A Lost Hero

July 23rd, 2009 by beazerwriter

This summer I lost one of my heroes. He was a great teacher, mentor, and friend. I never once stepped into Burnie Battles office that he didn’t drop everything to talk to me.

I was at Tyler Bend Campground on the Buffalo National River in Arkansas. Stephanie and I had just finished a marathon weekend after taking 10 teenagers down the river earlier. We had gone home bought food, cleaned gear, had a job interview, scrambled to find a replacement volunteer for the second week, and driven our second week’s worth of teenagers to Arkansas. As we were setting up the campground I got a text message with the news. I felt like some one punched me in the gut.

Mr. Battles was an inspiration to me in so many ways. As a recreation major he seemingly taught half of my classes. I had at least one class each day with him often more. His love for taking people, especially kids, outside always came through in everything he taught. I will always remember Mr. Battles energy he could run circles around any of us. Even in a class half composed of collegiate athletes. His class was never complete without a good laugh. I still can hear his jeers as he watched us try team building activities. Usually it revolved around how he had seen some 5 th graders or other young population do it twice as fast as us. If you have never had a professor make a hat out of newspaper or sing “Three Short Necked Buzzards” with motions then you missed out. Mr. Battles could have taught camp counseling, first aid, ropes course, and many other classes halfhearted but he didn’t. Everything was done full of gusto. Mr. Battles was real and every student knew whether it was their first class with him or 80th.

You could feel the authenticity the moment you stepped into Mr. Battles classroom. He cared about each student and he was not about to teach his bit and leave. No, Mr. Battles wanted each student to know the material and use it to the point of perfection. Mr. Battles had this amazing ability to turn completely red. If someone did something unsafe or continually put forth a half way effort, he would turn bright red from the top of his head all the way down. Usually the person never repeated that behavior again. One time after our class had become frustrated with Mr. Battles constant demand for perfection and grumbled he turned and told us a story. He told us about watching a young boy die when he was kid at camp. The adults weren’t watching the pool well enough and they didn’t know how to respond when they saw the boy under the water. That was one of the many things that framed who he was. Everything Mr. Battles taught came from a real life experience he had and if you stuck around long enough you would hear some amazing stories.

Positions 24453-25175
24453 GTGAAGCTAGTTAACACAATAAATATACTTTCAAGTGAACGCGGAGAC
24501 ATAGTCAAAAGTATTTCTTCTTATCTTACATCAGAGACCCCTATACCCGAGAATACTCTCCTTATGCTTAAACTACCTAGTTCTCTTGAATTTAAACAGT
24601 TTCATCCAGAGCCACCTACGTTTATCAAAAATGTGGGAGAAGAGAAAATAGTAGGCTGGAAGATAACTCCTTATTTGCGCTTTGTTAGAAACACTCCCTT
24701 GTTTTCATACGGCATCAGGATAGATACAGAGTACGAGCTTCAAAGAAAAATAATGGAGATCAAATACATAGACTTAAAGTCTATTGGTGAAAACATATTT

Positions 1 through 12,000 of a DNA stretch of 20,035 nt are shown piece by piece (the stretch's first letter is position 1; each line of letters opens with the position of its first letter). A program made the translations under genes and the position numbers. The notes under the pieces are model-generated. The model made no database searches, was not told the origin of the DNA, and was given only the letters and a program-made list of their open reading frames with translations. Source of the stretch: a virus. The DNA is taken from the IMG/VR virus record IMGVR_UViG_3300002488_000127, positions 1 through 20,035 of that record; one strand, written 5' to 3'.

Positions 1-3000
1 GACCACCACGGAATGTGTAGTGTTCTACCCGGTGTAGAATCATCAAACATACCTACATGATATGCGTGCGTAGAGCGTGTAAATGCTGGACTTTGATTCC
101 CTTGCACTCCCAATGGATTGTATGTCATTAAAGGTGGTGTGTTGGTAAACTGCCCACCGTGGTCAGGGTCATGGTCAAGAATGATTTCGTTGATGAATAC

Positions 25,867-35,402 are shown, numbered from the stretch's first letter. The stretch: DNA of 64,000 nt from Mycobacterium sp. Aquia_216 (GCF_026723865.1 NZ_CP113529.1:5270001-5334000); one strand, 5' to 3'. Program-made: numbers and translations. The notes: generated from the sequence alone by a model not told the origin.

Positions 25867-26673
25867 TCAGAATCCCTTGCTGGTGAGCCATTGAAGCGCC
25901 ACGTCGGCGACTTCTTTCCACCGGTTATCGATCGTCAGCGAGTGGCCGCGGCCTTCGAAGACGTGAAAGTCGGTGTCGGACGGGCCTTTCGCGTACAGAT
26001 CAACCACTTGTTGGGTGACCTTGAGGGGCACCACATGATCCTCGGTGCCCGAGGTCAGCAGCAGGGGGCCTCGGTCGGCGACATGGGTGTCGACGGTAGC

The last thing I wanted to write about was Mr. Battles and Camp John Marc. Camp John Marc is a special camp for kids with medical needs. Mr. Battles was a constant advocate recruiting volunteers for the camp and he was loved presence for the kids. I had the opportunity to volunteers on several weekends. Weekends that Mr. Battles was not there. Countless kids who had met Mr. Battles years prior asked about him and they missed him greatly. I was amazed. I went back into the classroom with a deep respect for the man teaching me.

Mr. Battles was committed to God, his family, his students, Baylor and to the campers of John Marc. My life was forever changed by Burnie Battles. I am one small part of his great legacy. I will miss him.

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  • I just want to thank you for writing such a special tribute about my Dad, Burnie Battles. My older brother, Aaron, came across your letter on the web and emailed it to my Mom, brother and me. I am also a graduate of BU and had the opportunity to take one of my Dad’s sailing and canoeing classes. Your description of how he taught and his expectations is so true!! He also introduced me to Camp John Marc several years ago, where I later volunteered and became a rope’s course intructor myself. It was so special to see my Dad in a different way and to see him do the silly things that embarrassed me as a teenager that then put the biggest smiles on kids faces. I had a new respect for my Dad. Anyway – I just wanted to thank you for your comments. It sounds like you and your wife are starting the same kind of journies that my parents did together for many years. I wish you both the best! Chrissy Battles-Hopper